This 2014 systematic review of the evidence surrounding dairy and inflammation makes things pretty clear though. Dairy actually has a significant anti inflammatory effect on health. And no, this systematic review was not funded by the dairy industry.
If I have digestive discomfort, milk caused it
According to recent reports, this is the leading cause of people giving up dairy. Many people claim they feel better and less bloated when they stop eating dairy. And yes, if you have a diagnosed lactose intolerance you will need to cut down (not out!) on how much and how often you have dairy with lactose to help manage your symptoms. The vast majority of people with a lactose intolerance can still have yoghurt (as the bacteria digests some of the lactose) and hard cheeses as these contain very little lactose. There also many lactose free versions of milk, yoghurt and cheese.
Self diagnosing a lactose intolerance and simply cutting out a whole food group is not the answer. There are many causes of digestive discomfort. Symptoms like bloating, gas, diahorrea can be caused by many different things and the best thing you can do if you have these symptoms and they worry you, is to visit your doctor.
The calcium in dairy is poorly absorbed
I often hear this argument from people who are pushing plant based alternatives to dairy. It is true that the calcium in foods like broccoli, kale, bok choy and Brussel sprouts is better absorbed than in dairy products (~50% vs. ~30% for dairy foods). However, it is actually the calcium content of foods that matters most, not how bioavailable the calcium is.
You see, 100g of broccoli has 33mg of calcium in it. 100ml of milk, 107mg. If we take the above values as absolutes then we should be absorbing:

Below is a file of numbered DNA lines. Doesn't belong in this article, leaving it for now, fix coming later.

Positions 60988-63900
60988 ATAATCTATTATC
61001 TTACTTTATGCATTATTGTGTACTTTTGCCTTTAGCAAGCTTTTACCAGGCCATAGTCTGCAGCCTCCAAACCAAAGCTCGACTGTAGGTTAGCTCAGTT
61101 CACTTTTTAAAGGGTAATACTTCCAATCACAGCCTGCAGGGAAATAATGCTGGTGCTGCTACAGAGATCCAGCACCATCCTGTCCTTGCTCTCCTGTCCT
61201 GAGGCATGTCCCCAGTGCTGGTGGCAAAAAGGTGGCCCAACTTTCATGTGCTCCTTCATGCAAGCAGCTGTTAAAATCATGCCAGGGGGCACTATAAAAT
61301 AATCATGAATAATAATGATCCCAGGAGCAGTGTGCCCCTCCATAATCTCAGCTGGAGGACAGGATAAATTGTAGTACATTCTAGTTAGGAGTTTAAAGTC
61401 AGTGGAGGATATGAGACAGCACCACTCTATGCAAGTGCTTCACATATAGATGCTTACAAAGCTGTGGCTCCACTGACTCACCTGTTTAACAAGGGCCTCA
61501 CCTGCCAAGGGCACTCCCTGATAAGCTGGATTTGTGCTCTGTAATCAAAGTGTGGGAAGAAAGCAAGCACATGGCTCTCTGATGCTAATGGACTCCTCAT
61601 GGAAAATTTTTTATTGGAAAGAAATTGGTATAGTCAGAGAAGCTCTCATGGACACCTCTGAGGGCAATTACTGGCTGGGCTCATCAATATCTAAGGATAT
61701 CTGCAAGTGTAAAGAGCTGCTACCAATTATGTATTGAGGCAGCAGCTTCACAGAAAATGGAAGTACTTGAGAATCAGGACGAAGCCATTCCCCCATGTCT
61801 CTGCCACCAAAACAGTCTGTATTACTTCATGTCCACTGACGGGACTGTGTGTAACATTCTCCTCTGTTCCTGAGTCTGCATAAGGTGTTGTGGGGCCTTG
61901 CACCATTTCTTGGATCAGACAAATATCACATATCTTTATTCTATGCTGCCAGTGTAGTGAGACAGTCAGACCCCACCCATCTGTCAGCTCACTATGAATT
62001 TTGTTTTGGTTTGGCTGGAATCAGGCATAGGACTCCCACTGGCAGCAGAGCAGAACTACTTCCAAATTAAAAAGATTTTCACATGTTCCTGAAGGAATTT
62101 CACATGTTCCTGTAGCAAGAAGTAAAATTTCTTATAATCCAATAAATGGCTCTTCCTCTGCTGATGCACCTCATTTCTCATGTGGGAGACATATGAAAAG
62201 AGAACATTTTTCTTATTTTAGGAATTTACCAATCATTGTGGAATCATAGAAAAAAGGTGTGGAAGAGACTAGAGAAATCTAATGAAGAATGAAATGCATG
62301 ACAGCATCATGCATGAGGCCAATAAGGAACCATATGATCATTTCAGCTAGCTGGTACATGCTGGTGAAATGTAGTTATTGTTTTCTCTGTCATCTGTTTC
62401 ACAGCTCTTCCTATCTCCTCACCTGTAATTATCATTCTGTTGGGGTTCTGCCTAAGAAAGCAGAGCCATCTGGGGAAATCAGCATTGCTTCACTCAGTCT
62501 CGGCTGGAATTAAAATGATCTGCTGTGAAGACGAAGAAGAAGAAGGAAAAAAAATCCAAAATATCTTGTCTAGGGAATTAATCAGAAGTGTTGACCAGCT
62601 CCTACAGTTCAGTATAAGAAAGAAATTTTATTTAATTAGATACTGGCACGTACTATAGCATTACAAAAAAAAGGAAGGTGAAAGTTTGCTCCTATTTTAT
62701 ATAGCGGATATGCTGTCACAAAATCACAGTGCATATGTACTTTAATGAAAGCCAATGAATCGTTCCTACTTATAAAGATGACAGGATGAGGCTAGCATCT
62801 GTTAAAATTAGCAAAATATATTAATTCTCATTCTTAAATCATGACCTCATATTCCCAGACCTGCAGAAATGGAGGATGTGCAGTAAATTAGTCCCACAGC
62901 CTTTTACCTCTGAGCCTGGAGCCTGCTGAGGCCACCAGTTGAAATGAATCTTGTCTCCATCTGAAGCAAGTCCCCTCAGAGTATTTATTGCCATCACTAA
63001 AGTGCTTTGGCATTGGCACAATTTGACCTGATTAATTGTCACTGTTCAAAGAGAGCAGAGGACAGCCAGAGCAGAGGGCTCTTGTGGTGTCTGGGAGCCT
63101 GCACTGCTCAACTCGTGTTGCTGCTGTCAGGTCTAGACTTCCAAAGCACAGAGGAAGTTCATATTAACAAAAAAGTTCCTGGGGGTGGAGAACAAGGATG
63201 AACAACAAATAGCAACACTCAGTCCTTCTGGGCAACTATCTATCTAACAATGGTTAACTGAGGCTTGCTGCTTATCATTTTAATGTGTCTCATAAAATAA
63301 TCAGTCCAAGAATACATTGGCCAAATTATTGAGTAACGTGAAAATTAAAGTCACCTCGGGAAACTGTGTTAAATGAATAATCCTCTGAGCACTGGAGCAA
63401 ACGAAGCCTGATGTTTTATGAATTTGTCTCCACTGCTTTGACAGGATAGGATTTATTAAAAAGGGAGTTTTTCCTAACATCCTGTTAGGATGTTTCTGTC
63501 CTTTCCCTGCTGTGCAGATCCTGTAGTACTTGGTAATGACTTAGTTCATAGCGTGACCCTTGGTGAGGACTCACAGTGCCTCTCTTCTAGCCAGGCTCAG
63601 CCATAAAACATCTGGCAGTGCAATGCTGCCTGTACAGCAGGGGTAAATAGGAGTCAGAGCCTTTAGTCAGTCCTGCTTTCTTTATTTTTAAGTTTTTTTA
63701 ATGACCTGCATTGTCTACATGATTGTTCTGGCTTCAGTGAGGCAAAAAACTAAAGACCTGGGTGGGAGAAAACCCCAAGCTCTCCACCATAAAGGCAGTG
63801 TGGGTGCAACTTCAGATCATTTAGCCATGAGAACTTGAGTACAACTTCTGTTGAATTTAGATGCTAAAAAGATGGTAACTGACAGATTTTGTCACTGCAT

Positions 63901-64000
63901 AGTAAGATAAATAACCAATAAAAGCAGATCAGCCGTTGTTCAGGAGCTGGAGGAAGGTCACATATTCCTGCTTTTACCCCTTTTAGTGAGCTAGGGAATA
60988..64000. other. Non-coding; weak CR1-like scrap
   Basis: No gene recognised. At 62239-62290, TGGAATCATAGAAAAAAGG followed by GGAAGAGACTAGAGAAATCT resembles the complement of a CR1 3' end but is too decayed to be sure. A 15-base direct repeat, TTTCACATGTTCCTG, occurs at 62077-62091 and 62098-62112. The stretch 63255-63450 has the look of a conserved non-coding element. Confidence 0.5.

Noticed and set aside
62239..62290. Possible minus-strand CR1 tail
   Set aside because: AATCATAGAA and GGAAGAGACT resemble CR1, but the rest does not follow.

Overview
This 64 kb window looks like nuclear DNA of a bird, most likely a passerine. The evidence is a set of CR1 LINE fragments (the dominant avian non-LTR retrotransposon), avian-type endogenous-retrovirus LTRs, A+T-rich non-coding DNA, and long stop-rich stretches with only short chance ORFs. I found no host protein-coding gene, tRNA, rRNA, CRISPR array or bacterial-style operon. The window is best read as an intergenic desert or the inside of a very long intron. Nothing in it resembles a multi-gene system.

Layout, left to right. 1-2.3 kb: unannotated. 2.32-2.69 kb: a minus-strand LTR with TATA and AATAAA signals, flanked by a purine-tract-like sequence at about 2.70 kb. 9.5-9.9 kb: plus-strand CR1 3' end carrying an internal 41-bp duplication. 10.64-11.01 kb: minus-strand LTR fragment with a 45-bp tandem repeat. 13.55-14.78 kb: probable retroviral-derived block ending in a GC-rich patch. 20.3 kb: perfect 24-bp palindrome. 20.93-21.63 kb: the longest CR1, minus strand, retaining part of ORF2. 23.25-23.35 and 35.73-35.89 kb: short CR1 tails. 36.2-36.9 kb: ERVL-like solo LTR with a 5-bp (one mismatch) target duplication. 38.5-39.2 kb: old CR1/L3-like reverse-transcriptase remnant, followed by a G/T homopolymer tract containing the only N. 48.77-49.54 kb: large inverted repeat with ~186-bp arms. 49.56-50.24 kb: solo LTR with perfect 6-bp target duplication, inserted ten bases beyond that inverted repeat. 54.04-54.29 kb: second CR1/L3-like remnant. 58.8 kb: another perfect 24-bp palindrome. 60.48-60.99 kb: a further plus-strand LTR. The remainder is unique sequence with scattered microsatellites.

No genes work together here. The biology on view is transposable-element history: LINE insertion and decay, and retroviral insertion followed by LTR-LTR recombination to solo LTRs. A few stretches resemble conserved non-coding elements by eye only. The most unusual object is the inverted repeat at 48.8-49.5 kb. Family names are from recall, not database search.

33 x 0.5 = 16.5mg of calcium from every 100g of broccoli
107 x 0.3 = 32mg of calcium from every 100ml of milk
So you see even though the calcium in broccoli is better absorbed than that from milk, we still get double the amount of absorbable calcium from milk, simply because it has more calcium in it to begin with.
I used NUTTAB for these calculations- a database of literally every food and its nutritional content that you can find in Australia.
Your diet, your choice
Again, at the end of the day it is your own personal choice whether you drink milk or not. If you find that it disagrees with you, see your doc and go for some calcium fortified alternatives. I can’t debate the ethics of this with you, because ethics. You need to decide whether or not drinking milk sits with your own personal values. Whatever you choose is fine! If you’re on the fence about whether you should drink it from a health perspective- I’m here to help guide you through the scientific and nutritional information and to help counter some of the mis-information out there.
I am reeallllyyyy sick of hearing/seeing people spout off ridiculous things like:
“…DESPITE thousands of scientific studies showing how detrimental to our health it [milk] is?”
“The industry has literally been bribing nutritionists to spout the nonsense that milk is a good source of calcium for decades. In actual fact it eats away at your bones and fills your body with unhealthy hormones intended for calves, not humans.”
These are in quotation marks since they were comments left on Facebook when The Nutrition Press shared my first article on this topic.
If you do not want to drink milk or consume dairy, that is fine. But I would love it if we all could try and stick to more neutral language when we’re discussing this topic. Let’s stick to evidence and lets step away from explosive emotive language that might
manipulate persuade people into making decisions about what to or not to eat based on half truths or complete nonsense.
If you’re deciding whether or not to drink milk, be careful where you get your information from. Anyone can set up a blog or a Facebook page and publish whatever they like, with little consequence. Always check the credentials of the writer or poster, and if you can’t find them, ask for them. If they have not undertaken formal training in nutrition ask yourself if you should be listening to what they have to say?
If in doubt #SeeanAPD. Accredited Practising Dietitians have undergone extensive training (a minimum of 4.5 years at university) to provide individuals with tailored nutrition advice. They are bound by a code of ethics that means that they can only provide evidence-based information to you. No bullshit. No fear mongering.